A group of international relations experts discussed the effects a possible U.S. military strike on Syria could have on the political climate of the Middle East and U.S. global supremacy at a Tuesday evening panel.

At the talk, the panelists — Yale World Fellow and Egyptian diplomat Mohammed Elfayoumy, University of Jordan professor Hassan Barari, political science professor Ellen Lust, history professor Charles Hill and Jackson Institute senior fellow Emma Sky — said the United States must be careful in its negotiations with Syria. Recently, the United States has been debating taking military action in Syria following a discovery that the country’s government allegedly used chemical weapons on the civilian population. The panelists discussed ways that the United States can maintain its role as an international police force without disrupting the political balance in the Middle East and causing uprisings from insurgent groups.

“We [in the Middle East] have an intrinsic skepticism towards any U.S. attempt to intervene in the region,” Elfayoumy said. “We are just doing [accepting aid] out of despair.”

U.S. Secretary of State John Kerry and Russian Foreign Minister Sergey Lavrov are set to meet in Geneva on Sept. 12. The United States insists that Syria must create a plan for the transfer and destruction of its chemical weapons, while Putin says Russia will only facilitate the turnover of the weapons if the United States agrees not to use force.

Hill said U.S. withdrawal from the region would leave a vacuum of influence that countries such as China and Russia could fill.

Lust said President Barack Obama’s stated position that there will be “no U.S. boots on the ground [in Syria]” is too limited a strategy to have a lasting effect on the region.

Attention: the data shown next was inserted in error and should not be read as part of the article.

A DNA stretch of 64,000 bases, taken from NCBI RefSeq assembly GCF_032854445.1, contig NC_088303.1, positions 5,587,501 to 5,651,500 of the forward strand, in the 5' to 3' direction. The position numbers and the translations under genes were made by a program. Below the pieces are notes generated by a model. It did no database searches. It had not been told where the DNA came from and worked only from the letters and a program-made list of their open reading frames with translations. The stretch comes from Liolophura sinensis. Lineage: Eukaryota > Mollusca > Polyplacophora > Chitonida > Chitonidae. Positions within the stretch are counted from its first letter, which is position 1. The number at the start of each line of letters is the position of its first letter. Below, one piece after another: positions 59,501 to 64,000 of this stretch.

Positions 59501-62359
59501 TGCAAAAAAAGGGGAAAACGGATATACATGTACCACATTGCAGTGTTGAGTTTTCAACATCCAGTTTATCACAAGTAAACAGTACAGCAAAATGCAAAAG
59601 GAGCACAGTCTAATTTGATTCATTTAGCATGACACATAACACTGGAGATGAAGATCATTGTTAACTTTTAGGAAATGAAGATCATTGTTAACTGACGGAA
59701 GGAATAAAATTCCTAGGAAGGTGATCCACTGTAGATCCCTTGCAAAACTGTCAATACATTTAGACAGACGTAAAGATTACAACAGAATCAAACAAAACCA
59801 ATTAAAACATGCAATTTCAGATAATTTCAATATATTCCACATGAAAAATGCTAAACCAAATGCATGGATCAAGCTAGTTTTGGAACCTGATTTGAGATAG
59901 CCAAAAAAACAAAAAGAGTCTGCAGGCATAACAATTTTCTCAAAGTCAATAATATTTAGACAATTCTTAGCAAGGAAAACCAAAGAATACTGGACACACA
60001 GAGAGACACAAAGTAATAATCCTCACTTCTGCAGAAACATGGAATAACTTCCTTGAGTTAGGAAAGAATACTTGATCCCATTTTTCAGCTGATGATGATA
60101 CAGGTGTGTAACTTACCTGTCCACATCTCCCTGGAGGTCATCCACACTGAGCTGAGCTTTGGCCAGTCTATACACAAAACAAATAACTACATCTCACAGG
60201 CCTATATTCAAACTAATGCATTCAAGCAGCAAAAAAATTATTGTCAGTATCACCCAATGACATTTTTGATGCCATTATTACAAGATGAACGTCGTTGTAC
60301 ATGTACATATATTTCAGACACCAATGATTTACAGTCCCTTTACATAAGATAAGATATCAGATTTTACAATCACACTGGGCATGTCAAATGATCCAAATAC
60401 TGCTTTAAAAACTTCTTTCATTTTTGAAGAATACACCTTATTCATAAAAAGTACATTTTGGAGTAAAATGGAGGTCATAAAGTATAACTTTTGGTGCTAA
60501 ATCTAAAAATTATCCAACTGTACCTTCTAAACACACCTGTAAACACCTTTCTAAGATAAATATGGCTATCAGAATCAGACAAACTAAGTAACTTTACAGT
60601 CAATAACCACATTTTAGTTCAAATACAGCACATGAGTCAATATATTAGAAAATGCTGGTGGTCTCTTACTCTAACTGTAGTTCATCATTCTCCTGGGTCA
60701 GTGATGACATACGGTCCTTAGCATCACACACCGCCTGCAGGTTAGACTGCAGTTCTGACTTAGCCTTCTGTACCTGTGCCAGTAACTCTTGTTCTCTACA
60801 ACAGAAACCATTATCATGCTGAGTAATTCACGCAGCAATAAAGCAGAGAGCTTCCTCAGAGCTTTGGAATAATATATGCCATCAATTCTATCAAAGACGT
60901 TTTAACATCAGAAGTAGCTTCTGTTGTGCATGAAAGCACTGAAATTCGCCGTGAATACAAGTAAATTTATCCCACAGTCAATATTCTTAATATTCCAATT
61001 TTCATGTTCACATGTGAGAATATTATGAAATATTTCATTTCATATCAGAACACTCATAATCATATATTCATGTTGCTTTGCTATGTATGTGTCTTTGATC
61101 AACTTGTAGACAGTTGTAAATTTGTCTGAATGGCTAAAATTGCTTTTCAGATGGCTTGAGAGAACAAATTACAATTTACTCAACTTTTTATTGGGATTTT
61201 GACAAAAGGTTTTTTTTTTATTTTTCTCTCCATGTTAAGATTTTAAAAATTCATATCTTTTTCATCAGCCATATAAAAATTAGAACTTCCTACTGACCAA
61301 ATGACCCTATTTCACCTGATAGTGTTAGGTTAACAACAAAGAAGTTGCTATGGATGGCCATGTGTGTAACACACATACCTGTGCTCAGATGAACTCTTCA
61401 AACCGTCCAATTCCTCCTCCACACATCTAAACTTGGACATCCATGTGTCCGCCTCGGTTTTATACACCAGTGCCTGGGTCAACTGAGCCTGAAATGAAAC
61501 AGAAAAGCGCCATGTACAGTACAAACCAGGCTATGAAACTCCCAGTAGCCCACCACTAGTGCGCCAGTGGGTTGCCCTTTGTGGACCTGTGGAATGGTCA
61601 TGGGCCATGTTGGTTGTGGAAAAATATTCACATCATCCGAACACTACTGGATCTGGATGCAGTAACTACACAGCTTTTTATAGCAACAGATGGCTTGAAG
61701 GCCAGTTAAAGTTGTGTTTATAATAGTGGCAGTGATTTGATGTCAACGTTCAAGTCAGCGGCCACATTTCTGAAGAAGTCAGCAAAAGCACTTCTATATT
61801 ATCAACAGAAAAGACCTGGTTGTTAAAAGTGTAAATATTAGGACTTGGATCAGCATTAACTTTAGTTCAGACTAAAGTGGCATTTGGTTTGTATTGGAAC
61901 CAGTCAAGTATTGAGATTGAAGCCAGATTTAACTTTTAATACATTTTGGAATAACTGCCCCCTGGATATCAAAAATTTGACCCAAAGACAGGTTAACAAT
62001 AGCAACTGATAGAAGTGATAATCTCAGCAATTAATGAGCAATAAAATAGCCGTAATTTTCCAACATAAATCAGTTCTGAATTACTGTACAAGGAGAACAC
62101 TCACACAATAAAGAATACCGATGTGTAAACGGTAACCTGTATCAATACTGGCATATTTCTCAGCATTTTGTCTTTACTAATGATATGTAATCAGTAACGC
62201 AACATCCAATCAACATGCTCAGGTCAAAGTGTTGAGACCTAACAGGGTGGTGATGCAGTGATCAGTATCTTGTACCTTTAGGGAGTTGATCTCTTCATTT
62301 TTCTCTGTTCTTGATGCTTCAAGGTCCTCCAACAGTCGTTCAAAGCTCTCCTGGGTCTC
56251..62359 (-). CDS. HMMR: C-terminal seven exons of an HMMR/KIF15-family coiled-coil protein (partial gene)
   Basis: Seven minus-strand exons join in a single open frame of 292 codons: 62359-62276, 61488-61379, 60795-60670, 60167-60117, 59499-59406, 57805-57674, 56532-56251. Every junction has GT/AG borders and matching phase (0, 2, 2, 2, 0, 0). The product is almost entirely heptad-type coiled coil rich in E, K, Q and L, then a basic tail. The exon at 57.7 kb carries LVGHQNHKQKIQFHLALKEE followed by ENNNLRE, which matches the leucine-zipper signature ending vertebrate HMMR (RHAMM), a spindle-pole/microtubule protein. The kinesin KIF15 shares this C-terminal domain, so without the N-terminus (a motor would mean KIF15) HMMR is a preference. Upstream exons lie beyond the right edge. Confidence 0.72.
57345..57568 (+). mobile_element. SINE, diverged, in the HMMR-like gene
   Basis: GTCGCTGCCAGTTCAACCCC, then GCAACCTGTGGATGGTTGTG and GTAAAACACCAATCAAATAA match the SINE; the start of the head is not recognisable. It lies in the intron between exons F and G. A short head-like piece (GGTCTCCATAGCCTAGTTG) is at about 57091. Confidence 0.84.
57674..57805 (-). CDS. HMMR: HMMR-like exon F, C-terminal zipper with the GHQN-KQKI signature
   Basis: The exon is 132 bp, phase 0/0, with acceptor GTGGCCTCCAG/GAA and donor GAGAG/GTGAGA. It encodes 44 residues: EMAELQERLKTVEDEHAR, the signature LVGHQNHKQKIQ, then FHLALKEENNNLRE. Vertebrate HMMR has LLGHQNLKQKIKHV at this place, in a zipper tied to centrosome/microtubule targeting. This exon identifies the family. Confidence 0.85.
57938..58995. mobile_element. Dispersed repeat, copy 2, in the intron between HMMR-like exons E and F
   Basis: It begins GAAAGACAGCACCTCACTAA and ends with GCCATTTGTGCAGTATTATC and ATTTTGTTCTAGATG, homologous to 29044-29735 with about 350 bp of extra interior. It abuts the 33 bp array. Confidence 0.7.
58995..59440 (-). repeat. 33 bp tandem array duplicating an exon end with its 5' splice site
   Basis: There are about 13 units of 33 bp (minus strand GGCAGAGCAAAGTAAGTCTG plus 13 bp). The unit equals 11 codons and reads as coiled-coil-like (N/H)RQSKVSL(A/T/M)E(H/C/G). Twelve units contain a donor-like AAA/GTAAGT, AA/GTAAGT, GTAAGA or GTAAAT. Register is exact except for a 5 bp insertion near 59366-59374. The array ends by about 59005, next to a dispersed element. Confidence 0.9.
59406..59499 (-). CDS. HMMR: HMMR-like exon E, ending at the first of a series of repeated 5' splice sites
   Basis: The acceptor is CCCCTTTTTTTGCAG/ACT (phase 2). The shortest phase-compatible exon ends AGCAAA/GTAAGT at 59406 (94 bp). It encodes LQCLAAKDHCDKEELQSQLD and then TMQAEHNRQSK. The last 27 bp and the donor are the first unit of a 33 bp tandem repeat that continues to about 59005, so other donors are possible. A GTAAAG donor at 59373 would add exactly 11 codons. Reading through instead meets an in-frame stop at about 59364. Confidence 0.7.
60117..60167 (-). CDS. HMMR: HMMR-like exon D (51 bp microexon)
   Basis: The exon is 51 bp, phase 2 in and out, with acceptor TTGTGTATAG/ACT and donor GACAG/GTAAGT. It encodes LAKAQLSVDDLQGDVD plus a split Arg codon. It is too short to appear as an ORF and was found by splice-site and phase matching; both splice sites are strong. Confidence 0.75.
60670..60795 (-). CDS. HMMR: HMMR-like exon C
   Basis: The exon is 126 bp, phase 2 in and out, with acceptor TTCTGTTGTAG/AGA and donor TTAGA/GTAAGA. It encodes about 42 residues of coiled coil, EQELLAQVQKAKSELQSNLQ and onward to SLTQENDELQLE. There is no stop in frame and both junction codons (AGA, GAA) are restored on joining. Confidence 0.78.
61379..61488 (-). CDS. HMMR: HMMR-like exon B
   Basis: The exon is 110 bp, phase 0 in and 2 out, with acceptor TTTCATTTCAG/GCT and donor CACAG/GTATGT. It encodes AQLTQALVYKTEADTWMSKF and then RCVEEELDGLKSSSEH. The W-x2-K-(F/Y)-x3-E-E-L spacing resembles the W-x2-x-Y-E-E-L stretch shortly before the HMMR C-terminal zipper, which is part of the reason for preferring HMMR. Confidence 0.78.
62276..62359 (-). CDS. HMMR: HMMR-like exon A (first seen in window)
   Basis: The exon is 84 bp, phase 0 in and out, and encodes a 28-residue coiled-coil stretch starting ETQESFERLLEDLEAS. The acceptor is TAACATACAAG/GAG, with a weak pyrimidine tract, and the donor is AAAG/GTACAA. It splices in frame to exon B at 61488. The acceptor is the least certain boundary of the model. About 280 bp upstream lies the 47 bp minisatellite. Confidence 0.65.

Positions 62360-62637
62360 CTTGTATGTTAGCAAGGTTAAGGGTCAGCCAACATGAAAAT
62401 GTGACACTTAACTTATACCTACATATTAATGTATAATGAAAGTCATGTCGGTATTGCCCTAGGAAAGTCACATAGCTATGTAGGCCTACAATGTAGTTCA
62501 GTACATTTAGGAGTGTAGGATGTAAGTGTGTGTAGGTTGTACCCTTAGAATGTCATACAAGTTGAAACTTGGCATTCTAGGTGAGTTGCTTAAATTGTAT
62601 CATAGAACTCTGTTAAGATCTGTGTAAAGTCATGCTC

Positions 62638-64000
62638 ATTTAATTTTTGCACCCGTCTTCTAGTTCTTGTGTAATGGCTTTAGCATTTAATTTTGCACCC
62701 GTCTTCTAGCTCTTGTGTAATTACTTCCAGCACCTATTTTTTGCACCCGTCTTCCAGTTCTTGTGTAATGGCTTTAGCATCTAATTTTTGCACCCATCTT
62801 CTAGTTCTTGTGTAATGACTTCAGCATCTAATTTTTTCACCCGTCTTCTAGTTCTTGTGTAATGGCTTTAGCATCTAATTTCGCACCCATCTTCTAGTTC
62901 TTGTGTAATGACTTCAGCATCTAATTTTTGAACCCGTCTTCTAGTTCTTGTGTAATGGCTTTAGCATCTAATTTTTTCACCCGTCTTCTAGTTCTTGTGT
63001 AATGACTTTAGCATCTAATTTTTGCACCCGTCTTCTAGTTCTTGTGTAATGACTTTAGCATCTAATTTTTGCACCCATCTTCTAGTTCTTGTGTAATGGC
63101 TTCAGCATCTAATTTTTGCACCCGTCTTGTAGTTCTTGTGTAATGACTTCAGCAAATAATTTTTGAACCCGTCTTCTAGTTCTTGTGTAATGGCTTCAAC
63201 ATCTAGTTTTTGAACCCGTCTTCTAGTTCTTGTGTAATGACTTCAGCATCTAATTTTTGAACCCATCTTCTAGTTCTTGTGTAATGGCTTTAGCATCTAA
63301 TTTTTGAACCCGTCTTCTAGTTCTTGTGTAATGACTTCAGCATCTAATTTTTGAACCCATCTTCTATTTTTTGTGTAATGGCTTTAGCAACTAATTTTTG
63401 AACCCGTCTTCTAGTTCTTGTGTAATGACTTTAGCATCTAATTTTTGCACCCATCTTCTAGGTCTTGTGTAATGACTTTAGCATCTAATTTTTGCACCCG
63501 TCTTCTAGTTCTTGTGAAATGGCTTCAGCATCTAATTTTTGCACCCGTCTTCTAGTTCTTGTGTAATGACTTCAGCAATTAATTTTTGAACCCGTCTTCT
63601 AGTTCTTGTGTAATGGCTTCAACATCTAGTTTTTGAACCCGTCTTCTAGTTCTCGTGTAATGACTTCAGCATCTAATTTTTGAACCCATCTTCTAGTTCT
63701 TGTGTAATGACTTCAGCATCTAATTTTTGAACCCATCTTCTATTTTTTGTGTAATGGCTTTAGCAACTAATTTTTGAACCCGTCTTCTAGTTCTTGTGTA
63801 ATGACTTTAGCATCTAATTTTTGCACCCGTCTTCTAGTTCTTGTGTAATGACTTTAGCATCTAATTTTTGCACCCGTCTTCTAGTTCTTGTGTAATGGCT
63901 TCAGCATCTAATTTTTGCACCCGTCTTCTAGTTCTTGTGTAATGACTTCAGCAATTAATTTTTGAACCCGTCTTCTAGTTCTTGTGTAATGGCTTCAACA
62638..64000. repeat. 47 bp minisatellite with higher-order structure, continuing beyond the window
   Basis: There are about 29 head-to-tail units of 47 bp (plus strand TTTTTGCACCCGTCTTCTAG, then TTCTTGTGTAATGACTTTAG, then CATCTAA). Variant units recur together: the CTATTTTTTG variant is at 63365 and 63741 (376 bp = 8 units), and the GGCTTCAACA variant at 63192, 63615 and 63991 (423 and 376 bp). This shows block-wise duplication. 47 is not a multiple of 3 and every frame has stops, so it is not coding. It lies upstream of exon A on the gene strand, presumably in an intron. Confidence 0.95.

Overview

The effect of half-hearted intervention in Syria could result in a shift in the balance of power in the region toward countries such as Iran that are hostile toward the United States and Israel, panelists agreed.

“If deterrents work for a short period of time, it’s a message to Iran that Americans aren’t serious about deterrence and they will start with nuclear weapons,” Barari said. “Israel cannot stand aside and watch Iranians develop nuclear capability. Maybe acting now could avert another big problem in the Middle East.”

In a statement on Tuesday, the Syrian government said it is willing to reveal the location of their chemical weapons to Russian and United Nations officials. During the panel, Hill read a top-secret internal message to Russian President Vladamir Putin leaked by Edward Snowden earlier on Tuesday. In the message, a Russian diplomat said if Syria released information to Russia instead of the United States, it could potentially damage the United States’ influence on the international community.

“The U.S. is close to locking itself into a state of permanent ineffectiveness,” the diplomat said. “The country is politically fragmented and Obama is regarded as confused and vulnerable.”

Sarika Padrangi ’17 said she found the discussion informative because it incorporated voices from both the United States and the Middle East.

“It’s important that we try to assess the effects and implications of U.S. intervention not only from the American perspective, but also from the Syrian perspective and that of the entire Middle East,” Padrangi said.

On Sept. 4, Obama asked for Congressional approval for a drone strike on Syria.